Kocourek had no such issues with his sales staff. “We compensate our salespeople for volume and customer satisfaction,” he stated, adding that it’s been done that way for about seven years. “It’s a huge positive. Salespeople love it. They know exactly what they’re going to make … there are no surprises at month-end; there are no chargebacks that mess with their grosses. It’s very, very positive.”
Changes to the sales process at Benzel-Busch over the past 18 months have not been about gross but rather about education. “We’ve really tried to get more information out to our staff, really get them to understand the inventory,” said Agresta. “You really can’t sell a pre-owned car unless you know the car, so we do mandatory stock walks with our staff. It gets them involved in knowing the vehicle. It gets them involved in the pricing. It gets them involved in really overcoming their own objections to the vehicle, and that’s been really key.”
French has trained his salespeople to interact with customers on more of consulting basis and to assume that every customer has already done research on vehicles and pricing before they ever set foot in the store. “We acknowledge the fact that they’ve done that research up front,” he said. “Amazingly enough, when you say, ‘I’m sure you’ve done all your research and I’m sure you’ve got all your prices ready and I’m sure you’ve already got everything lined up as far as your financing goes,’ it’s a barrier breaker. It puts the salesperson and the customer on the same side all of a sudden; there’s not an adversarial relationship.”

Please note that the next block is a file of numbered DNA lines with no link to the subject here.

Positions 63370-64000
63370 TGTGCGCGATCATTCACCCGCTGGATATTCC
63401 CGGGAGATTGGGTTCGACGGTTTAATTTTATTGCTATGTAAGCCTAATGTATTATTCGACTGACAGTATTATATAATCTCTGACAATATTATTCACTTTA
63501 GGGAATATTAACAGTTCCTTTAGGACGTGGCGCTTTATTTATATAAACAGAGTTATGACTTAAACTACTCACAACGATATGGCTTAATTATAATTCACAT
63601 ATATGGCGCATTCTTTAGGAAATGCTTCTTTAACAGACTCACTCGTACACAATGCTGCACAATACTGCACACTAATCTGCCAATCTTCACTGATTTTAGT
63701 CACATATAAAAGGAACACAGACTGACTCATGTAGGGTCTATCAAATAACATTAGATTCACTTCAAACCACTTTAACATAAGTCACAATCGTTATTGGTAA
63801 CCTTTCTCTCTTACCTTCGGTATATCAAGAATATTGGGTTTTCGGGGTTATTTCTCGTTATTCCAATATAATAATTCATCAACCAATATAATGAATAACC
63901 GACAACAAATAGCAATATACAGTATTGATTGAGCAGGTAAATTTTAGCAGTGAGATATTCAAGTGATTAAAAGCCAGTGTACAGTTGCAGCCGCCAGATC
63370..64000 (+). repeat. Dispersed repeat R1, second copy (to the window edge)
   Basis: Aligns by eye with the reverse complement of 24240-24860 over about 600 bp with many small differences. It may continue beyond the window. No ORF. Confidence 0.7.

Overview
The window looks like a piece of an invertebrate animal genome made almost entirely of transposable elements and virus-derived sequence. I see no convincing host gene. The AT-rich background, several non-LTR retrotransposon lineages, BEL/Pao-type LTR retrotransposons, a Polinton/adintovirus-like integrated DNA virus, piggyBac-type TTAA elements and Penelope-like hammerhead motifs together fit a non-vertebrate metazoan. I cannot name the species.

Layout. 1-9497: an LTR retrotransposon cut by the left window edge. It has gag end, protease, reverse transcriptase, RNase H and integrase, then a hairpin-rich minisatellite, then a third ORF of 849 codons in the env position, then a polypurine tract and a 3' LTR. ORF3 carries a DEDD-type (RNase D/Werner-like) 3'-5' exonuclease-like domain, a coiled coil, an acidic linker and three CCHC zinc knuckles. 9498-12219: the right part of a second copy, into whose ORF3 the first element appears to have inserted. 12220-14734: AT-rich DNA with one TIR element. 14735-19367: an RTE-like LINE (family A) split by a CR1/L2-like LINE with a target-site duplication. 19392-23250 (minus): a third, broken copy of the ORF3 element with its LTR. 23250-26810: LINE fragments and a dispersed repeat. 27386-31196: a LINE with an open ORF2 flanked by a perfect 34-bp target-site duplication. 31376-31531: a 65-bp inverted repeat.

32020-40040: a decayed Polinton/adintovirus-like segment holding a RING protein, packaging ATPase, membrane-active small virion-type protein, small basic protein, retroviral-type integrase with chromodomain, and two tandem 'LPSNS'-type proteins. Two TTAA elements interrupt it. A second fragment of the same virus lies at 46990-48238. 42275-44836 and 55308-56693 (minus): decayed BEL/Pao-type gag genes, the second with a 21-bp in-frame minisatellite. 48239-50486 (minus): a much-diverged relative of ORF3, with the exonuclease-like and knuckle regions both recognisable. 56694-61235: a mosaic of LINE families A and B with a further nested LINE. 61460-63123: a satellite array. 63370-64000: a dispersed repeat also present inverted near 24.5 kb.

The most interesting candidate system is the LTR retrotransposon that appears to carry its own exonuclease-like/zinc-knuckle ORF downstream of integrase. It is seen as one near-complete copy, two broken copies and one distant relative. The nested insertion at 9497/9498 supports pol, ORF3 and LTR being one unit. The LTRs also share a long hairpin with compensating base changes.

Clutts said he hasn’t made changes to his sales process, but has recommitted to it. “These tough times make you sort of lean and mean,” he said. “It’s made us go back to the basics—more sales training, more focusing on working our current customer base. We’re forcing our salespeople to do a lot more phone work and set appointments out of our customer base instead of living off of lot traffic, which there doesn’t seem to be a whole lot of.”
Vol. 6 Issue 7